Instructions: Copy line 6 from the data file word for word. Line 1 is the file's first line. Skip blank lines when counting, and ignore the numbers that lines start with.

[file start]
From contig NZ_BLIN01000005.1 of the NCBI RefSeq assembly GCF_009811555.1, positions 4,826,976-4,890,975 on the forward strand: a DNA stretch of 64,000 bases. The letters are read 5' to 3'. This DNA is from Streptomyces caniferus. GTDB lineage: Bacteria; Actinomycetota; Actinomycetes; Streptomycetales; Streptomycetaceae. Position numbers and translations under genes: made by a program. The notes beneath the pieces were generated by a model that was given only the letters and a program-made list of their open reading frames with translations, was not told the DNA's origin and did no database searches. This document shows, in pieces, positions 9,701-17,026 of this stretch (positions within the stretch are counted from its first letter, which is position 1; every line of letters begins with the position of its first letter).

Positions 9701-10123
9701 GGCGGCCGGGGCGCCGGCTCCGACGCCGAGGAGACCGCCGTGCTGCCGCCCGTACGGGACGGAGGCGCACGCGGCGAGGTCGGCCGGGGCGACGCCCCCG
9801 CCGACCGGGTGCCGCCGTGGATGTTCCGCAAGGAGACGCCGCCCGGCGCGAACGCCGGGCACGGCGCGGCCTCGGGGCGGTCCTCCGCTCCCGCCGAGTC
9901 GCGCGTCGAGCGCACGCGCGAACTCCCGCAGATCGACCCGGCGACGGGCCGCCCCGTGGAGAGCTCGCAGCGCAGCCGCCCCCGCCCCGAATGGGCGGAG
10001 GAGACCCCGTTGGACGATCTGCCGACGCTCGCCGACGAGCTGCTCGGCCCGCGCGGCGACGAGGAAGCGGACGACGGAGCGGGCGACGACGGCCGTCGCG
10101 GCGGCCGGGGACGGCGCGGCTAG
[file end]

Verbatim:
10001 GAGACCCCGTTGGACGATCTGCCGACGCTCGCCGACGAGCTGCTCGGCCCGCGCGGCGACGAGGAAGCGGACGACGGAGCGGGCGACGACGGCCGTCGCG